Audio-visual Animation

We all have experienced unlimited illusions when listening to music. A number of artists have devoted to visualize this kind of illusions by producing dynamic images in the form of lines, graphics or color tones. In this regard the music itself is decorated with visual elements. This provides a new space for animation production.

Concept of Audio-visual Animation

Audio-visual animation (one kind of experimental animations) is an emerging animation form with strong visual effects. It contains diverse patterns of visual changes, organizing narrative structure in a nonlinear manner. Rather than act as background in the mainstream animation, music in an audio-visual animation has a dominant position and even plays a role as screen writer. Elements that appear in audio-visual animation are designed depending on designers’ understanding of the music, which is different from the traditional production process of “script-painting-animation”.

Audiovisual Awareness in Animation

Making a motion picture of the changing light and shadow, lines and shapes, colors and shades according to abstract geometry or mathematical formulas to concretize the music is a prevalent way in audiovisual field, where music would present its own character. Sound itself is a dynamic form of art, the structure of which shares very similar characteristics with dynamic images. The soundtrack of  early animations is used to make up for the dialogue insufficiency or enhance the fun of characters’ look and pace, in which case the sound is chosen depending on the development of storyline, only playing a role in expanding the plot or regulating the atmosphere. In comparison, audio-visual animation has more strict requirements for sound. Since the design inspiration could come from one’s perception of sound, audio-visual animation designers prefer to use the sound that is highly capable of creating mental pictures.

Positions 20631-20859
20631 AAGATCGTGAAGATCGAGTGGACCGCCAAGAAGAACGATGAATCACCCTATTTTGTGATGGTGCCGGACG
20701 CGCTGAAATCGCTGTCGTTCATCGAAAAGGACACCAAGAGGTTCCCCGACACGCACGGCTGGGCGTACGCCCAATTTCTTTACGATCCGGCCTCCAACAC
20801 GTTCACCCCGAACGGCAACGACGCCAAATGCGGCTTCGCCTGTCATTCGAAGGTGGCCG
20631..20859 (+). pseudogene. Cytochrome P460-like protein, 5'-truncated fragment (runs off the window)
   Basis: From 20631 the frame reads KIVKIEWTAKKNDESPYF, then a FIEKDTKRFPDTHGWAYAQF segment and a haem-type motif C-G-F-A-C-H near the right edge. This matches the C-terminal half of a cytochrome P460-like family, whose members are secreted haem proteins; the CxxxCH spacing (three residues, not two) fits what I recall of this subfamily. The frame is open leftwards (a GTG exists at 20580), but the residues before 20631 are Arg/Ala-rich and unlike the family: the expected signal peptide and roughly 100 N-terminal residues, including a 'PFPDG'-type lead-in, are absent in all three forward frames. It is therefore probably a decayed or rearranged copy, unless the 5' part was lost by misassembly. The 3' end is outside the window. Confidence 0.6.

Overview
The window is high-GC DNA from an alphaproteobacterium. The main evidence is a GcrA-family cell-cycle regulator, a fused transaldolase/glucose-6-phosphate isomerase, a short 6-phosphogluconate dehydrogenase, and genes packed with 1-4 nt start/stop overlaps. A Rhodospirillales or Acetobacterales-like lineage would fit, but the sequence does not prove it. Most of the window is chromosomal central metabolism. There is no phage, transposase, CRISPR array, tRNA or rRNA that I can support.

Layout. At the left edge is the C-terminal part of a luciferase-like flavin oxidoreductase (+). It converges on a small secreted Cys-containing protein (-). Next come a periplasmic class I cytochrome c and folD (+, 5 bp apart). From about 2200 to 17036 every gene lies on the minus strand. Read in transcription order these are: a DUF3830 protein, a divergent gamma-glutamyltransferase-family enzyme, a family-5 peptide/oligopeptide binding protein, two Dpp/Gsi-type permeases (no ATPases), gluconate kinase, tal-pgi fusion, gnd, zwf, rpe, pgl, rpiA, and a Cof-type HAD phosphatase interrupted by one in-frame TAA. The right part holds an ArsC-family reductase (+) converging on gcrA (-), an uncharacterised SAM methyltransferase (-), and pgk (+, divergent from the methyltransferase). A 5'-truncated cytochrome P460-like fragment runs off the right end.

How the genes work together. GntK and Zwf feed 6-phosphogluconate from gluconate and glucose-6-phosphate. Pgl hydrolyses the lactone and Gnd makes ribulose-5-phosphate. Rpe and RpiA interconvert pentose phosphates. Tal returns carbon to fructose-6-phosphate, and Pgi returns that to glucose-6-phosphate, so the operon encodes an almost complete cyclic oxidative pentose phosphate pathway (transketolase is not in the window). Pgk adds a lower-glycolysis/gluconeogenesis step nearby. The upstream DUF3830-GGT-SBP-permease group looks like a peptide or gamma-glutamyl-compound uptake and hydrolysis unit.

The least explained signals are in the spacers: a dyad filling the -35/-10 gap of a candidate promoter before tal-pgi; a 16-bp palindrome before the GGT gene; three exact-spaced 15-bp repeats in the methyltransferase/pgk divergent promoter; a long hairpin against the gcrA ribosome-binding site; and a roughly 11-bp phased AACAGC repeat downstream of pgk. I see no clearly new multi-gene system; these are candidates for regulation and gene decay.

With new innovations in technology, audiovisual is evolving from the music video to large, site-specific projections live shows. Although it may seem like a recent phenomenon, its history goes back much further. Oskar Fischinger—an early 20th century German painter and pioneer animator who is regarded as the Father of Visual Music—was specialized in avant-garde, audiovisual films and noted for his abstract shapes synchronized to music. Many of his animations were created using unusual materials such as colored liquid, filters, slides, and wax. He created Studies when he was working on special effects for the movie Woman in the Moon. Studies is a series of abstract short films that feature black and white forms that are synchronized to music. An excerpt from Studie nr. 8 is shown below.

Studie nr 8 (excerpt) by Oskar Fischinger

Someone may argue that the general public  can’t get abstract art, while as long as little shapes swoop or tremble or dance to music, they seem to have purpose and meaning. Therefore Fischinger never tried to illustrate music, but to provide a visual equivalent. He created critically influential animations that combined his strong sense of audiovisual awareness. His method of conveying sound and rhythm with color and shapes is the basis of visual music.